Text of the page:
If Your Dreams Are Not Your Own, How Can You Claim to Own Them? A thought on the 21st century’s imagination.
John Isaacs’ sculpture representing a unicorn horn but in fact having been cast from a narwhal tusk has always made me think about imagination and dreams. The title, in true Isaacs style, dragged out a chain of assumptions that made me reach the following conclusion: new media dominates my imagination at the moment. The computer. Let’s put it simply and briefly: our imagination is led by images, and the images we are bombarded with come mostly from television and cinema. Though charmed by today's digital effects in film, I must admit I miss old films whose magic seemed somehow more real, especially because my own imagination has been affected in losing them. Imagining now riding a flying horse, for example, would be completely different from twenty years ago as a child: at that time, the horse and I would have been motionless in front of a moving landscape, or clumsily going from one point of the screen to the other. Now it is a crazy ride, up and down in the clouds with precise, pixelated movements that let the viewer ‘really’ experience it, even though it all seems a little bit crystallized. I have been trying to imagine this simple scene without using my ‘visual experience’, just starting from scratch. Inventing it. But I can’t. My dreams are not my own indeed. They are someone else’s vision, or worse, the vision of a machine, a calculator, and created for us. But, if contemporary art can make you understand that, I am sure creating your very own dreams is just a matter of training.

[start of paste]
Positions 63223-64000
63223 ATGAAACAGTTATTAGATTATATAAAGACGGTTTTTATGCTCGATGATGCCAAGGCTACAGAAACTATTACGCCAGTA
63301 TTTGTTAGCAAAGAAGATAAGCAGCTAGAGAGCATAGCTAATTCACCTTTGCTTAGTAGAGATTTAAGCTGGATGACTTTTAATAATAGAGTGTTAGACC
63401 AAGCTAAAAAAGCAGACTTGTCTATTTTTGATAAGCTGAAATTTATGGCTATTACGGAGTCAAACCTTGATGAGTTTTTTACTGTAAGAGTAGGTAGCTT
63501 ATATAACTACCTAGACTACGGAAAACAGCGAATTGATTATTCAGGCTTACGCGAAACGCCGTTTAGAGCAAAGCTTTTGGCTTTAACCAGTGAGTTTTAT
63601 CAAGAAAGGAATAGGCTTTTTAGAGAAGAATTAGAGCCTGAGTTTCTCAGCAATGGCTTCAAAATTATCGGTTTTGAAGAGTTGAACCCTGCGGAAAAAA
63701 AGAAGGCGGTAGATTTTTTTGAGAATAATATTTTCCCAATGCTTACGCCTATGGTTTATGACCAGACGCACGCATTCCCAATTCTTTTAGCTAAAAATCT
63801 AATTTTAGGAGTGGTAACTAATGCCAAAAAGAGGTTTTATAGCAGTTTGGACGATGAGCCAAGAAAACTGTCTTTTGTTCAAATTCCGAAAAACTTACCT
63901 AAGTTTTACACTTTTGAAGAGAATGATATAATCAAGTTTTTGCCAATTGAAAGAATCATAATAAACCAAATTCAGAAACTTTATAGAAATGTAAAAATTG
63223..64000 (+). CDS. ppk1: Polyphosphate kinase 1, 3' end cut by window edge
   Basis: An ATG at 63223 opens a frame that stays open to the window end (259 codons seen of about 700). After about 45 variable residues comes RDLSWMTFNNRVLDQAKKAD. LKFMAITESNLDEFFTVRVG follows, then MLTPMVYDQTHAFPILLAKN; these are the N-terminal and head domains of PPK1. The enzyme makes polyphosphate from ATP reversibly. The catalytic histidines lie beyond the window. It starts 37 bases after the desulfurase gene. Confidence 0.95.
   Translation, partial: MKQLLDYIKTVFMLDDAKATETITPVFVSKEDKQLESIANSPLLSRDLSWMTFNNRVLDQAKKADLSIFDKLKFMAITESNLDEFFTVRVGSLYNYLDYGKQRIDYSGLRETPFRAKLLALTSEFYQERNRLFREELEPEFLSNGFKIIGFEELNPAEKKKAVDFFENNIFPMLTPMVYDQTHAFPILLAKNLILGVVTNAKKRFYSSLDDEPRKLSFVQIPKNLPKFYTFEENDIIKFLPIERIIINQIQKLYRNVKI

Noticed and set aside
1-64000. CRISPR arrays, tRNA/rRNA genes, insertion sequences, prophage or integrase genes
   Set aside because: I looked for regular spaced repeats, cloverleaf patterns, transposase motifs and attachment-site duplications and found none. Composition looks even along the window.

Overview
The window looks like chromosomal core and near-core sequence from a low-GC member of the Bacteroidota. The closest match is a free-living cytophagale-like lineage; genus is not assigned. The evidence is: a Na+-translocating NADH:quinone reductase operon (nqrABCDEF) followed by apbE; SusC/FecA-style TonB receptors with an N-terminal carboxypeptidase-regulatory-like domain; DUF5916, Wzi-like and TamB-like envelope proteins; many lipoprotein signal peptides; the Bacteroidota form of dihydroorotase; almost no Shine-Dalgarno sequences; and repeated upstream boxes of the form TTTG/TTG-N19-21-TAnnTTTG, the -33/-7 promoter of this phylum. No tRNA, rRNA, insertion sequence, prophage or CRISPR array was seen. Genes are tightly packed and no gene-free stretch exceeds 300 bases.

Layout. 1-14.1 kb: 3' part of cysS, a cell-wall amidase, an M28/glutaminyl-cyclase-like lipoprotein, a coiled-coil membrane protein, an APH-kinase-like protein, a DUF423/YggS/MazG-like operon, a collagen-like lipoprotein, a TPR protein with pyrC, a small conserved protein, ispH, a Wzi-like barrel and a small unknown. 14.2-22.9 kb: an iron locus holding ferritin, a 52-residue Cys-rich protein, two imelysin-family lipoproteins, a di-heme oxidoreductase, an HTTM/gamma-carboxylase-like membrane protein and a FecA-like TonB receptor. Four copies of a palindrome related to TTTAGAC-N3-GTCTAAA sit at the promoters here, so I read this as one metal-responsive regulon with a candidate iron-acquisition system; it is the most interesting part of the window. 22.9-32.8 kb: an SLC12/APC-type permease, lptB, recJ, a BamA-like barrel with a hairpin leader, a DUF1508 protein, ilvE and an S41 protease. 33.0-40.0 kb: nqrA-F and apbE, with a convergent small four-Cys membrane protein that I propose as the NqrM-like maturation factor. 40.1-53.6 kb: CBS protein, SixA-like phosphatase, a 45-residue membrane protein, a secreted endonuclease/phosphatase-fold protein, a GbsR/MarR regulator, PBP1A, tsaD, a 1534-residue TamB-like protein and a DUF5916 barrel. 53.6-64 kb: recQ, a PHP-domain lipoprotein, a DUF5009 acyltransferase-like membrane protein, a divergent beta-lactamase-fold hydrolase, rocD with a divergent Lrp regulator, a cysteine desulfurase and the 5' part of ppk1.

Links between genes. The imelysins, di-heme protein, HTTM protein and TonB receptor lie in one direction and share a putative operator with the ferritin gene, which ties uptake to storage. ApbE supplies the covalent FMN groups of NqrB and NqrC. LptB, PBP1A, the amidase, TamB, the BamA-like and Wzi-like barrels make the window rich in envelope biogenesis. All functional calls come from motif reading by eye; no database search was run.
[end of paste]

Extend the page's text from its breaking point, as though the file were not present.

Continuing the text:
Susanna Bianchini, Other Criteria
John Isaacs ‘Selected editions’ were on exhibition at Other Criteria London from March 27th until May 5th, 2009.